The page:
By Lisa Zamosky
A recent survey of 285 adults caring for an elderly parent and active on the online caregiver community, AgingCare.com, highlights the toll caregiving can take on the roughly 42 million adults in the U.S. caring for someone with disabilities. The survey was conducted by eHealth, Inc.
Caregivers often find that their relationships with spouses or other family members suffer, but so too do their finances. The survey found that caregivers are called upon to help parents cover the cost of medical services, and to navigate the confusing waters of Medicare.
Six in 10 caregivers surveyed reported being “completely involved” in helping their parents make personal finance and retirement decisions. More than four in 10 help their parents financially each month, including paying for the cost of medical care:
- Nearly 25% spend more than $6,000 each year on their parents’ care
- 24% help cover the cost of prescription drugs
- 23% helped pay for medical treatment
Most care givers – 84% – were part of the baby boomer generation. Like their parents, many said they hadn’t saved enough for their own retirement. Despite that, almost 3 in 10 expect to dip into their own retirement funds to help their parents financially, and 80% expect to delay their own exit from the workforce.
Delving Into Medicare Early
Caring for an aging parent naturally requires getting involved in the details of Medicare. Half of all caregivers participating in the survey said they have helped their parents review, update, or enroll in private Medicare coverage. Of those, 25% were surprised by Medicare’s complexity.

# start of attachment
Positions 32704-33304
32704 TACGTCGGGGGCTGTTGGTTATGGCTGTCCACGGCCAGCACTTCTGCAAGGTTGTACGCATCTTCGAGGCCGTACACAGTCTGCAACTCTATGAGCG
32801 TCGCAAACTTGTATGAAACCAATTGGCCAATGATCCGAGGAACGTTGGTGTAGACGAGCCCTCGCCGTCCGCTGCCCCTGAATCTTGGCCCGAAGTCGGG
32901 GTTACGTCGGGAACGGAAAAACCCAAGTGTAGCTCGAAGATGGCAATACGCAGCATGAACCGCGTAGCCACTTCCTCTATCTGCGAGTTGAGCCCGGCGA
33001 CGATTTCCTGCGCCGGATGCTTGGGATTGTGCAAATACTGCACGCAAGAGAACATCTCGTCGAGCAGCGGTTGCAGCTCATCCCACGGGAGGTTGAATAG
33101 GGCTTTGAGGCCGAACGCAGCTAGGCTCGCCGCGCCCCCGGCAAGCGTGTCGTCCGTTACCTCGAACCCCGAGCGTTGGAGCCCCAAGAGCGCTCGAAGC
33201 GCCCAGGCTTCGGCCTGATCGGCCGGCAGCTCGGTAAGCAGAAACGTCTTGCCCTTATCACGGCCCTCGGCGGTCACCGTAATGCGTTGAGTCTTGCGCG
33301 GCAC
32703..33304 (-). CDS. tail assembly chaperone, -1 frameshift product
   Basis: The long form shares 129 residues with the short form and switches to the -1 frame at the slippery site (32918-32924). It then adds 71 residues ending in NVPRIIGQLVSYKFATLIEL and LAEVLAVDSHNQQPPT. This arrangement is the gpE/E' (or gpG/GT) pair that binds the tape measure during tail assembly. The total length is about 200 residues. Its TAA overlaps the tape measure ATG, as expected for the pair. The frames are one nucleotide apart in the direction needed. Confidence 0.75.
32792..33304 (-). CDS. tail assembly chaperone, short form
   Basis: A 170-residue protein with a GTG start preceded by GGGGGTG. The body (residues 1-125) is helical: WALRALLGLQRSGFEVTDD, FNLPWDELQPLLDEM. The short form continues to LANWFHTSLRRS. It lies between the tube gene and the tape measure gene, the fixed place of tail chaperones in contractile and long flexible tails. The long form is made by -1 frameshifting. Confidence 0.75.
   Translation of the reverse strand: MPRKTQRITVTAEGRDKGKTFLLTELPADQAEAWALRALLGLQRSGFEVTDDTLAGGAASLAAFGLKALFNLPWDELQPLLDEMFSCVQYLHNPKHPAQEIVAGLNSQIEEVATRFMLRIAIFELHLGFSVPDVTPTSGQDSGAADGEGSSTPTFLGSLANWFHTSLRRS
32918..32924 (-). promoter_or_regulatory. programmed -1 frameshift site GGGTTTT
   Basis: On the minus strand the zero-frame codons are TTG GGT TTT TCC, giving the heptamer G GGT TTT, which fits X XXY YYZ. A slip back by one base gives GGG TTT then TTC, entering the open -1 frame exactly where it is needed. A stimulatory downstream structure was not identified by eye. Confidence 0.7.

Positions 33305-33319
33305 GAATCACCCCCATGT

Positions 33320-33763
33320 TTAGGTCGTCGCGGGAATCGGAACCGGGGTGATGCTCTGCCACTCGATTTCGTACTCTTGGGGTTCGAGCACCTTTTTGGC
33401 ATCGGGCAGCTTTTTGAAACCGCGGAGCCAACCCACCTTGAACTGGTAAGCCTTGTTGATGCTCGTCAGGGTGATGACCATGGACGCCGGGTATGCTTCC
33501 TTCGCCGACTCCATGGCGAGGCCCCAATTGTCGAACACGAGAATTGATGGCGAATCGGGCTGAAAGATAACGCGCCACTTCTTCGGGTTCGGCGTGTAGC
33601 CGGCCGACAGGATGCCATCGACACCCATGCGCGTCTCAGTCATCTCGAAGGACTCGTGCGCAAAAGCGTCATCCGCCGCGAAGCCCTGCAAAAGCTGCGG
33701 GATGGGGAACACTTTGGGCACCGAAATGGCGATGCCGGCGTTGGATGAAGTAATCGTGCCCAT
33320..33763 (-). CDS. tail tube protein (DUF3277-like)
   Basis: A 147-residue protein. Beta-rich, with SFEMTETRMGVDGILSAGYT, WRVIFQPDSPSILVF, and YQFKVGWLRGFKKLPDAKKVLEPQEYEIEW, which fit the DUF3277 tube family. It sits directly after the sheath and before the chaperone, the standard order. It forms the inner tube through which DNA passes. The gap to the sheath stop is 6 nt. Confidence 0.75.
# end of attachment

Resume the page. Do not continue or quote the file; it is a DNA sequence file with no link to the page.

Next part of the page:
Perhaps that’s why most caregivers don’t use the opportunity made available during Medicare’s annual enrollment period (which ended on December 7) to review their parents’ coverage.
That’s often a mistake.
For example, the online Medicare information and plan comparison site, PlanPrescriber.com, found that the average customer on a Medicare prescription drug plan spent $2,076 out of his or her own pocket in 2012. But by switching to a different plan, an average savings of $654 for the year was available.
Caregivers Finding Help with Medicare
Medicare’s annual enrollment period just ended. However, a disenrollment period is coming up between January 1, 2012, and February 14, 2012. During this time, people with a Medicare Advantage plan who are unhappy with their choice can drop it and return to Original Medicare. You can also sign onto a Part D prescription drug plan to help cover the cost of medication during disenrollment.
Helping a loved one sort out the details of Medicare coverage can be confusing, but choosing well can have huge financial implications.
Given the high rate of financial assistance caregivers offer their aging parents, understanding and appropriately choosing among the many Medicare plan options matters both to aging parents and adult children caring for them.
To get help with Medicare details, and to determine if it’s best for your loved one to stick with his or her existing plan or make a switch during the upcoming disenrollment period, contact your local State Health Insurance Assistance Program for free personalized advice.
Are you a caregiver? What healthcare challenges have you faced while caring for a loved one? Please share your experience in the comments section.